Jordan Martin earned bachelor’s degrees in Biology and Psychology at Miami University. His research focuses on the proximate and ultimate bases of social behavior and relationships in human and non-human primates, particularly with the evolution and biological underpinnings of social personality traits, the evolutionary consequences of cooperative breeding, and the determinants and functional significance of affiliative and and attachment bonds. Prior to arriving at Emory, he spent a year conducting research in Vienna, and he is a Woodruff Scholar in the Laney Graduate School.

Erik Ringen earned the Bachelor of Arts in Anthropology from Washington State University. He is interested in comparative and quantitative approaches to understanding human behavior and health from an evolutionary perspective. While at Emory, he will focus on ingestive behavior and the natural history of human interactions with plant secondary compounds in food, medicine, and drug use. Prior to coming to Emory, he worked as a researcher with the Human Relations Area Files project at Yale University.

Kendra Sirak develops less invasive sampling procedure for DNA analysis

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Ancient DNA analysis can reveal insight into past populations on many levels. Unfortunately, accessing the osseous labyrinth inside the petrous bone, which has the highest concentration of endogenous DNA of any skeletal element, creates a problem for analysis: It requires intact skeletal remains.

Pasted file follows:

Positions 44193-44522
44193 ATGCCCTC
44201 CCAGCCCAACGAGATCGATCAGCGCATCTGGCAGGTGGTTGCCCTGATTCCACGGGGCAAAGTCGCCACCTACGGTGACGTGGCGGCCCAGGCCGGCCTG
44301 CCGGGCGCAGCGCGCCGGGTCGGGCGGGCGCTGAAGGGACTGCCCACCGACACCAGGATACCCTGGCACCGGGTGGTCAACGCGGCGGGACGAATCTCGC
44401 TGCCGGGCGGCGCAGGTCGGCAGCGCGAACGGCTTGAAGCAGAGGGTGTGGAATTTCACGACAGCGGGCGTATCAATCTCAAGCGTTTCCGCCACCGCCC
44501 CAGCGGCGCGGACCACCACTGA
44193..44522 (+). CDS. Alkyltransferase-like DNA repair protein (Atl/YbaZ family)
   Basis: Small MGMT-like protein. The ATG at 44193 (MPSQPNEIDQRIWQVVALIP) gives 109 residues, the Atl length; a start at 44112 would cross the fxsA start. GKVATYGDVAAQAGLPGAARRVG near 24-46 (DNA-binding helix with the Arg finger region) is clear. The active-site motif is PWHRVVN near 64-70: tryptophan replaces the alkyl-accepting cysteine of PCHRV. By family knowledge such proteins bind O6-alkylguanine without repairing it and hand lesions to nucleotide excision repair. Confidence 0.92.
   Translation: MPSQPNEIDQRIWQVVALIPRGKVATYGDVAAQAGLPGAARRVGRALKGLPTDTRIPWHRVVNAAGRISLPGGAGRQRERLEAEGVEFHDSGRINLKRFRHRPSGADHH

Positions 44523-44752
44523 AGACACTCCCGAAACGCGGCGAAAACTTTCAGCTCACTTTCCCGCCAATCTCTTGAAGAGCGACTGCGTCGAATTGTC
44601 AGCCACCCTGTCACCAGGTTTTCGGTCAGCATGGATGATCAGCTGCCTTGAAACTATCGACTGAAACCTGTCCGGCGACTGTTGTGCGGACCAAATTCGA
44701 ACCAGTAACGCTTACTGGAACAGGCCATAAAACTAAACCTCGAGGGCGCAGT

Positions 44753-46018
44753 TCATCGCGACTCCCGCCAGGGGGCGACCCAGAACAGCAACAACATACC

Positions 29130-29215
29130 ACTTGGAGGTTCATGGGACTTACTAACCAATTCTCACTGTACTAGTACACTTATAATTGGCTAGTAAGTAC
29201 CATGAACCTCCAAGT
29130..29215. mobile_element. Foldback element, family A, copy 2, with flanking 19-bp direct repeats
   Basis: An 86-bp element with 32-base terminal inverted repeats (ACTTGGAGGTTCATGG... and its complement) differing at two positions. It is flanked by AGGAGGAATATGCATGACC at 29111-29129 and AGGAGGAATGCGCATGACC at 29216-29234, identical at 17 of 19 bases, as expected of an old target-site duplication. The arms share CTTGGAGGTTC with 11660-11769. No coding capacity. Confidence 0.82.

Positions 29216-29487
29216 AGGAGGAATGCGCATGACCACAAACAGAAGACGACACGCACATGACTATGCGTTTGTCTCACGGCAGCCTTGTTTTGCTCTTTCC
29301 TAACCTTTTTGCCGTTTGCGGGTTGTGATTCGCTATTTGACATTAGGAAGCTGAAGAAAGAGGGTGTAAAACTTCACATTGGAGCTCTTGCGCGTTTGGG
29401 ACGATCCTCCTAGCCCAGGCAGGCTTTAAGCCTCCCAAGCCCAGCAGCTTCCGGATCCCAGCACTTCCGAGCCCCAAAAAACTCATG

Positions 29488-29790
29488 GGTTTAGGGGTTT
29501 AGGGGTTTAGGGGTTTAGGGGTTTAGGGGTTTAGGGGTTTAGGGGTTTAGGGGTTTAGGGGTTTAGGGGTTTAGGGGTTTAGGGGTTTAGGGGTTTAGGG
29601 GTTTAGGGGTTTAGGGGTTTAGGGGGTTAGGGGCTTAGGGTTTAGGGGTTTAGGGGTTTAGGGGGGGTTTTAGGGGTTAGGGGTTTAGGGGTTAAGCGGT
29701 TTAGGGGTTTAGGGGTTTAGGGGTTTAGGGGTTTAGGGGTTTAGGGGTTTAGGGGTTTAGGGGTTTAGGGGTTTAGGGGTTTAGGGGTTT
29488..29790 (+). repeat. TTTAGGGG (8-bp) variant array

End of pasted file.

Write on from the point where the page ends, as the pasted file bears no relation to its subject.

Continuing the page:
PhD candidate Kendra Sirak has developed a new technique to access the osseous labyrinth without the damage done by established techniques. She details the process in her paper published in BioTechniques and has taught the technique to experts in ten different countries, which has allowed them to perform the procedure independently.

 

 

Congratulations to this year’s award winners and honor students!

Congratulations to this years award winners and honor students!

Anthropology Undergraduate Awards

Outstanding Junior: Deandre Miles

Outstanding Senior: Virginia Spinks

Marjorie Shostak Prize for Excellence and Humanity in Ethnographic Writing: Cameron Barker

Anthropology Graduate Awards:

George Armelagos Award for Excellence in Teaching by a Graduate Student: Whitney Easton and Daniel Thompson

Anthopology Honor Students

Cameron Barker

Yen Doan

Michelle Kagei

Katherine Nerses

Virginia Spinks